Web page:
Aego Sound3ar review: can a sub-soundbar system that costs less than £200 deliver?

And, furthermore, can it deliver in a living room or study?

Reasons to buy
  • +

    Low price

  • +

    Simple setup and operation

  • +

    Bluetooth streaming

Reasons to avoid
  • -

    Not great for big rooms

  • -

    Nasty remote

  • -

    Sub casing feels cheap

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So the quick takeaway with the Aego Sound3ar is that it is a well-made, versatile and easy to use sound system. You can hook it up to your PC or TV and, after dropping less than £200, feel really smug that you've gone and improved your audio setup immensely.

The caveat we would argue, however, is that this system is not designed for large spaces, with the system lacking the necessary power and volumousness to compete with more complex (and expensive) systems.

If you want a simple, no-nonsense solution for a living room or study however, then the Aego Sound3ar comes highly recommended.

Price: £199.00 | Buy Aego Sound3ar

The Aego Sound3ar is an evolution of the existing Aego3 sound system, with the sub-soundbar designed specifically for use with modern flatscreen TVs and personal computers. Acoustic Energy have taken the 65W subwoofer from the Aego3 and instead of partnering it with a pair of satellite speakers have instead paired it with a small form factor soundbar.

The soundbar itself measures in dimensions-wise at 70 x 500 x 70mm and wraps a cool-to-the-touch and pleasingly stylish aluminium casing around a slick black mesh. In the bottom-centre of this grille lies an Acoustic Energy nameplate. The contrast between the shiny, smoothly cut alumium casing and the matte grille radiates class.

Sticking with the soundbar, it can be placed in two ways, either sitting on a desk or TV stand on a pair of rubber plates - which help reduce movement if knocked - or hung from a wall, with a pair of mounting holes located on the back of the casing. If you place the soundbar on a surface, its speaker array is angled upwards on a 30-degree slant. The soundbar, which is passive, is connected to the subwoofer via an included RCA cable.

Which, brings us onto the brains and power of the system, the subwoofer. Unlike the soundbar, the subwoofer does not sport an aluminium casing, with a matte-black composite preferred. While the sub has weight, we didn't warm to the look or feel of the casing up-close as it didn't say premium like the soundbar. Regardless, the casing is attractively sculpted, with smooth curved corners and another front-facing tasteful black grille.

At the top of the grille lies a shiny black display panel, upon which the system's power, connections and volume indicator lights can be found. The panel is not touchscreen, requiring you to use the remote to actuate its functions. When you press a corresponding option on the remote a LED light or, in the case of volume changes, series of LEDs light up, giving you visual feedback on the change.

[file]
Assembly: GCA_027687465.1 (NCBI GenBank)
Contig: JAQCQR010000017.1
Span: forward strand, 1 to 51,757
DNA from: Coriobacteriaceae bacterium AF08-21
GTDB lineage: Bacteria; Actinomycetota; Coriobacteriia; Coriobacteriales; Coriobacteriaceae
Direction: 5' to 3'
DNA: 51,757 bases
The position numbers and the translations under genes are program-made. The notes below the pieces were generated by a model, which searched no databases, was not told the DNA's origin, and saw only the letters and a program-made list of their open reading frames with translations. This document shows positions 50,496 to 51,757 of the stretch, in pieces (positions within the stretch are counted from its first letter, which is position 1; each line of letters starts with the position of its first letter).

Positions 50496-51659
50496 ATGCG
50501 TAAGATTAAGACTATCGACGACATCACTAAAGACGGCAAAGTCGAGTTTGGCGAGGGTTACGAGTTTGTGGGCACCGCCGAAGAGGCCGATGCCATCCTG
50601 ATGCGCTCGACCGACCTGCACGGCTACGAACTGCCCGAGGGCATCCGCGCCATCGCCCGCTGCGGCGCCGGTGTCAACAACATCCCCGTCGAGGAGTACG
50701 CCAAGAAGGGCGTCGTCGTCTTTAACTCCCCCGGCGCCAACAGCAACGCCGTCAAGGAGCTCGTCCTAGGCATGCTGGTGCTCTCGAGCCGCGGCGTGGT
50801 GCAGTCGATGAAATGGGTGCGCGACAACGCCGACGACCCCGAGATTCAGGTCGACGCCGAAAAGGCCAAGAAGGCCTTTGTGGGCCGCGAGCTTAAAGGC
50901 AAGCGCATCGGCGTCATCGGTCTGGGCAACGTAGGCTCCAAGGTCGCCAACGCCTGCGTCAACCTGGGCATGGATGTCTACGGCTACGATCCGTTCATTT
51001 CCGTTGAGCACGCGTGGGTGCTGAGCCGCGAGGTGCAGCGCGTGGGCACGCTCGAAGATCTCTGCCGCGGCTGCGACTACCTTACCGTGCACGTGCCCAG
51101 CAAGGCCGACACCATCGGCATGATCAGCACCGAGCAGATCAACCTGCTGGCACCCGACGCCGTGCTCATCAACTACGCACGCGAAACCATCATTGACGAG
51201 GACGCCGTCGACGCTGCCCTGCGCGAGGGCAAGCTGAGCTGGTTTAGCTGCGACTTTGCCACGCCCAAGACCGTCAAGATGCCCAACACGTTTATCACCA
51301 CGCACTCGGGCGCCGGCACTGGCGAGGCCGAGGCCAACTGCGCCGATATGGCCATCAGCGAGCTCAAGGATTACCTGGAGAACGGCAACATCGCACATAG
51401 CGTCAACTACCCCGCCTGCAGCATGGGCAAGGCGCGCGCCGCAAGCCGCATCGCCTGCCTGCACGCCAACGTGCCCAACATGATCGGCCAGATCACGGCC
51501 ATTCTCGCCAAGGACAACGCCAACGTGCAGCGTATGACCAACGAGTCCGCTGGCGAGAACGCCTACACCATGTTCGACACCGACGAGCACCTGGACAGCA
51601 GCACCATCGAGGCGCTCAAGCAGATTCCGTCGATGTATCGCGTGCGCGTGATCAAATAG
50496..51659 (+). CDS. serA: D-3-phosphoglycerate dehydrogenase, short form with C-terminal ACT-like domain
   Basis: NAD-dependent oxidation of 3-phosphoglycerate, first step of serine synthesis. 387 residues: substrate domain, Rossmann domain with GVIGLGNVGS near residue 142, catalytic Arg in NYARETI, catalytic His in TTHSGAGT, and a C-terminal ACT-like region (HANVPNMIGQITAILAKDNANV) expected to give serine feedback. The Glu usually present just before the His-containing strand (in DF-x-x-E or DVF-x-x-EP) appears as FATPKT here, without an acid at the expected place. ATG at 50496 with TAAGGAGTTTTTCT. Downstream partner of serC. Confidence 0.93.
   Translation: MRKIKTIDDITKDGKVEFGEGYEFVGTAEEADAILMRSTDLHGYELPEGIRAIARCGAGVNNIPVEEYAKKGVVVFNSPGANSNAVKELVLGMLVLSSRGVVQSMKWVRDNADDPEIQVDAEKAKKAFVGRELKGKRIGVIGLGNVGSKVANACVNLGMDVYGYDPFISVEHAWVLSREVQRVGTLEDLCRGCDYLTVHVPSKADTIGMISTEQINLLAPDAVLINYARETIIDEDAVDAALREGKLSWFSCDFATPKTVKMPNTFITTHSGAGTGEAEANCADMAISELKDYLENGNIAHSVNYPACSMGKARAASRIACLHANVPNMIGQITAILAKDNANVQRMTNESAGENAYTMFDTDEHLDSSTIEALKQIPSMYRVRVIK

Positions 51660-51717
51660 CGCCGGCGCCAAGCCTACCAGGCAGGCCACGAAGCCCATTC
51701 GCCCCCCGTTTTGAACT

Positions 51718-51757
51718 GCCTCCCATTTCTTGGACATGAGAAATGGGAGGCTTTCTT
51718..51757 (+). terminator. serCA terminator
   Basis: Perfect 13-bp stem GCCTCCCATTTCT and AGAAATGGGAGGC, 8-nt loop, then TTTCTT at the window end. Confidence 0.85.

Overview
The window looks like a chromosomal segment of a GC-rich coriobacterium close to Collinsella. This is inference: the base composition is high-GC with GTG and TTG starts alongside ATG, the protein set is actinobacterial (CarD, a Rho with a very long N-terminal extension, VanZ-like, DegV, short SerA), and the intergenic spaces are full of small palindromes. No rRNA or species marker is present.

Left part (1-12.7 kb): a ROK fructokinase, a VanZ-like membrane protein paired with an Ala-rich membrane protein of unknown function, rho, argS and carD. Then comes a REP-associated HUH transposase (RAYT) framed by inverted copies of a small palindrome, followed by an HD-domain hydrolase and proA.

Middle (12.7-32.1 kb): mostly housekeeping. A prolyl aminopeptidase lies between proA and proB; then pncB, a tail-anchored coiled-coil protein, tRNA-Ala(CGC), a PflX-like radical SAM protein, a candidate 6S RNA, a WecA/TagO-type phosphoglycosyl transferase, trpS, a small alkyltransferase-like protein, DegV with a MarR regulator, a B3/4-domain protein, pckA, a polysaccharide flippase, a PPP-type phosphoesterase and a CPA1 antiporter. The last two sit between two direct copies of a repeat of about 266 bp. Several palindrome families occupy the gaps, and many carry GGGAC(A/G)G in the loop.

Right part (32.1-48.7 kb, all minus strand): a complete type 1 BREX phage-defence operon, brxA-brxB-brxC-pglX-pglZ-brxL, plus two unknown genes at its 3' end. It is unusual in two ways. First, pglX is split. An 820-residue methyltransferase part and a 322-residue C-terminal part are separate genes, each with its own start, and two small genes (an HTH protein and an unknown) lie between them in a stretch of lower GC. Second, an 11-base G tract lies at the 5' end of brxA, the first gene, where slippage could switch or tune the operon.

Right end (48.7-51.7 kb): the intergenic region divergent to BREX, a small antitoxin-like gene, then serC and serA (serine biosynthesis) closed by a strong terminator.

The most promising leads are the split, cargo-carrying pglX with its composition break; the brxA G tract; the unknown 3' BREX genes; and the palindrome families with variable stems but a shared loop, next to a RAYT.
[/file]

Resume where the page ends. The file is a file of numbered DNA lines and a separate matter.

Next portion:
In terms of possible connections, the subwoofer allows you to connect your TV or computer via either standard 3.5mm aux cable or via digital optical, with both cables supplied in the box. The system's ports are located in a recess at the lower-back of the sub, with each port orientated downward. This is a welcome design feature, as it helps keep things nice and tidy.

As well as these wired connections, the Aego Sound3ar can also be connected to via Bluetooth, with a simple press of of a pairing button on the remote allowing you to connect a smartphone, tablet or other Bluetooth-enabled device. This added wireless capability adds yet another dimension to the system, increasing its versatility.

Which connection is in operation is altered by the Sound3ar's remote which, if we are being honest, is the weakest part of the package here - it just looks and feels cheap. Functionality is pretty consistent though at accute angles and range is OK, so it's not the end of the world. While we are on the remote, this is also where you can increase or decrease the subwoofer's bass output, with both plus and minus buttons.

In terms of sound quality we were impressed with the output from the Sound3ar, which while lacking that enveloping quality you get with more expensive systems, was suitably rumble-tastic at the low-end, balanced across the mid-range and crisp and precise at the high-end, with voices and environmental details in music, films and video games pleasingly distinctive.

What's more, shifting the system around was incredibly easy which, in our eyes, is another plus point for a system such as this. Its portability and ease of setup separates it from other larger, heavier and more complex systems that demand a level of entrenchment within a space that makes them impractical to move, restricting their usage scenarios. The Sound3bar, in contrast, takes minutes to setup and take down again, and is lightweight and compact too.


Considering its price we think the Aego Sound3ar is a very attractive proposition for many people. It's simple to set up, easy to use and delivers good audio fidelity that will deliver in most people's homes. The truth is though that, for more money of course, you can get a better and more audibly complex sound system. The questions you need to ask yourself, therefore, are how much money are you willing to spend on a sound system and, probably more important still, what are you going to use the system for and where will it be placed?

Robert Jones

Rob has been writing about computing, gaming, mobile, home entertainment technology, toys (specifically Lego and board games), smart home and more for over 15 years. As the editor of PC Gamer, and former Deputy Editor for, you can find Rob's work in magazines, bookazines and online, as well as on podcasts and videos, too. Outside of his work Rob is passionate about motorbikes, skiing/snowboarding and team sports, with football and cricket his two favourites.